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Why Milliner?

A possible reason the Jets went CB at #9.


Why? Why would the Jets choose CB Dee Milliner at #9? Were they mad? What could possibly justify this pick?

Well... first let's get one thing straight. I am not a draft expert. I am not particularly familiar with Dee Milliner's body of work. If you want to tell me he's the best CB in the draft, so be it. If you think he's not even top 5, so be it. I don't pretend to know. So let's just forget for an instant about his particular skills or lack thereof and simply call him a CB. Why then did the Jets choose a CB? Don't they already have 2 pretty good ones (assuming you don't think Kyle Wilson stinks)?

Well, yes... for now. But now, as it turns out, is a remarkably short period of time. And in 2014, we almost surely will be down to just Wilson... and our shiny new CB.

Recall for a moment who was the one player GM John Idzik chose to restructure (as opposed to simply cutting his pay ala Santonio Holmes). That one player was the Jets best cornerback (and apparently second best WR), Antonio Cromartie. Idzik chose not to extend Cromartie's contract. Instead he simply converted all but $840,000 of base salary into a signing bonus, which was then prorated over the final 2 years of the deal, 2013 and 2014. The net effect of that move was to create several million dollars in cap space for 2013, while creating a monstrous cap number for Cromartie for 2014. Cromartie's cap number for 2014 is now... are you ready for this?....$15 million! Well, technically it's $14.98 million, but I don't want to keep typing that, so we'll call it $15 million.

Of that $15 million, $9.5 million is in the form of base salary, and roster and workout bonuses, and $5.5 million is in the form of prorated bonus money. Meaning if in 2014 the Jets trade or cut Cromartie prior to him earning those roster and workout bonuses, they achieve a cool $9.5 million in cap savings for 2014.

Now, the Jets just traded Darrelle Revis, the greatest cornerback in the game, because they refused to have a cornerback take up $16 million in cap space. Revis was hurt, yes. But he was also 15 months younger, and when healthy an order of magnitude or two better than Cromartie. If the Jets had no intention of paying a 28 year old Revis that kind of money, what are the chances they would be willing to have a 30 1/2 year old Cromartie eat up $15 million in cap space in 2014? I would say somewhere between none and noner.

So what were their options? They could extend Cromartie and thereby spread out the cap hit over more years. But Idzik has shown no inclination to extend the contracts of 30+ year olds. They could try to reduce his pay ala Holmes. But Cromartie's contract does not have the same pecularities Holmes' contract did that made it so easy to force a pay cut on Holmes. And Cromartie is not likely to just be a good guy and take a hit. They could trade Cromartie. Or they could cut him. The last two options seem by far the most likely, meaning in all likelihood Cromartie will be an ex-Jet in less than a year.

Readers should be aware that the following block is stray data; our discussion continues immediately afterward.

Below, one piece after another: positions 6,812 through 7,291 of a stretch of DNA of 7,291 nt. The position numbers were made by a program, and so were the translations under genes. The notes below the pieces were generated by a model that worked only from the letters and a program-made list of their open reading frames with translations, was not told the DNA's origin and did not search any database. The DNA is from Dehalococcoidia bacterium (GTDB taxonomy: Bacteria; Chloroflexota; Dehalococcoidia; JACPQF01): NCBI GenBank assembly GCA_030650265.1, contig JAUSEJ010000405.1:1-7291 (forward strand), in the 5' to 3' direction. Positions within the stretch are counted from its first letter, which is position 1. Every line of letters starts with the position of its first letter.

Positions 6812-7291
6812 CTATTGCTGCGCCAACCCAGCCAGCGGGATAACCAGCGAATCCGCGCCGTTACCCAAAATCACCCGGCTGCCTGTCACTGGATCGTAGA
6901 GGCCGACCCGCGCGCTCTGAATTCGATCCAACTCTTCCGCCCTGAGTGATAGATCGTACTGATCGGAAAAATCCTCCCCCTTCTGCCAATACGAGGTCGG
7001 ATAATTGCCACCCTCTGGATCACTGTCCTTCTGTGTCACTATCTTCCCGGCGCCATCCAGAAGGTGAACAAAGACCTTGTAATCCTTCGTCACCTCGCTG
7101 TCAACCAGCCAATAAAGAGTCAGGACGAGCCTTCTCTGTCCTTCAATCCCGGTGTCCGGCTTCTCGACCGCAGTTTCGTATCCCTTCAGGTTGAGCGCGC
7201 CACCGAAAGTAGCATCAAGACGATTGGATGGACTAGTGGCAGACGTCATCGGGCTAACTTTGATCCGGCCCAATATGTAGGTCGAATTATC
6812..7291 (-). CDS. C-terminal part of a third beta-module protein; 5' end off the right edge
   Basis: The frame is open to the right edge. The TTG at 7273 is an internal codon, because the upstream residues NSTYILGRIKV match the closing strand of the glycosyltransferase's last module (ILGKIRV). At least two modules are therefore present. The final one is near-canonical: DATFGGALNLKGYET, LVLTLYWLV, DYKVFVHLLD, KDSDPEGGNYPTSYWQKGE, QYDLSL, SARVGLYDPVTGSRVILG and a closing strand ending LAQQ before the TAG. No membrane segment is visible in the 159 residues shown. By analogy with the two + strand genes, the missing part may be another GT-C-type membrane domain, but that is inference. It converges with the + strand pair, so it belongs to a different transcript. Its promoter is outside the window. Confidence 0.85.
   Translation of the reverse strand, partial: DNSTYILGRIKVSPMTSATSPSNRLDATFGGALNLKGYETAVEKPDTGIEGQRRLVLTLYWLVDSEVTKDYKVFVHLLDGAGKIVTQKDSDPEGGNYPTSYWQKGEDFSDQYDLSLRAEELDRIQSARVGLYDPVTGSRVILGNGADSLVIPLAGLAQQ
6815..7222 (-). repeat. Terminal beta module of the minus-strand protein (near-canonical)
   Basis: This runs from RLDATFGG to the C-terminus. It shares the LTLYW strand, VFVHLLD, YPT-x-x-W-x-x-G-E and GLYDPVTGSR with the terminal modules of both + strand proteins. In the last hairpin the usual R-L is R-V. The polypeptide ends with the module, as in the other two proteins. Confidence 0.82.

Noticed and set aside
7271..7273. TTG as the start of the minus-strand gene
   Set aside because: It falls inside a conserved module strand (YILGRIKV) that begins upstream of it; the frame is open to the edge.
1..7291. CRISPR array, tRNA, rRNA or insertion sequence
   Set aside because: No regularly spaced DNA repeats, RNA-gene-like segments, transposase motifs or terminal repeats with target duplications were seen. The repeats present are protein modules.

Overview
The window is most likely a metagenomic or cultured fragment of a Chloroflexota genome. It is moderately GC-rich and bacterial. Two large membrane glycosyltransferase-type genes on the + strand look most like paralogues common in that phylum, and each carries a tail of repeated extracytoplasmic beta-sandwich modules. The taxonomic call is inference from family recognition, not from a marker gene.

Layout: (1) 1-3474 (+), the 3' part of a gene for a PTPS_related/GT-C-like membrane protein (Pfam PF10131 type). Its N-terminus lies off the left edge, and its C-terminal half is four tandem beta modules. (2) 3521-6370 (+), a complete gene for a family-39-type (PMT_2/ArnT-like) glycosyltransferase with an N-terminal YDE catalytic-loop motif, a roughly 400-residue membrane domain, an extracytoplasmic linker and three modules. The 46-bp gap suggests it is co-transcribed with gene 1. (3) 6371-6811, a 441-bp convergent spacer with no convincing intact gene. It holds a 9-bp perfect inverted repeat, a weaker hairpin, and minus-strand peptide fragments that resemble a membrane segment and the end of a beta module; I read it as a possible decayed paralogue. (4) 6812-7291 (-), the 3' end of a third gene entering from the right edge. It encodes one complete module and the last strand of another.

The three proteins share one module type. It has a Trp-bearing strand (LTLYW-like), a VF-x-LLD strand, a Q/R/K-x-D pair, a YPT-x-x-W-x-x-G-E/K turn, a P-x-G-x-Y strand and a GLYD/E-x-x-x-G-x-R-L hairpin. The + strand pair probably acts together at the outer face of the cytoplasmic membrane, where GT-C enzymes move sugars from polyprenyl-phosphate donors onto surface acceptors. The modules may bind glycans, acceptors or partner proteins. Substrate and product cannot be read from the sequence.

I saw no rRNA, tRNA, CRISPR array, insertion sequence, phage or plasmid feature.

Now, there is also the matter of Wilson. If the Jets are anything like their fanbase, they are somewhat lukewarm on Wilson's abilities. Wilson's rookie contract expires after the 2014 season, after which he becomes a free agent. Idzik could extend him after the 2013 season, but it may well be that the Jets just don't think all that much of his abilities. If they don't then they will likely let Wilson walk after 2014. If they really don't like his game at all they might even cut him after the 2013 season and save a million or so in cap space. If either of those things happen, and I think it is more likely than not that one of them will happen, then over the course of 2 years, from April 2013 through April 2015, the Jets will have lost their #1, #2 and #3 cornerbacks.

This, I think, is the long game. This is why the Jets went cornerback in round 1. Because if they hadn't, in less than 2 years the secondary cupboard would be very bare indeed. So in fact cornerback may just have been somewhat more a position of need than many observers thought.

This isn't to say Milliner was the best pick, or that Milliner was the best player available. It isn't to say the Jets shouldn't have looked elsewhere at #9. It is just an attempt to explain what the Jets may have been thinking in taking the cornerback at #9. Time will tell if they were shrewd or crazy in that choice.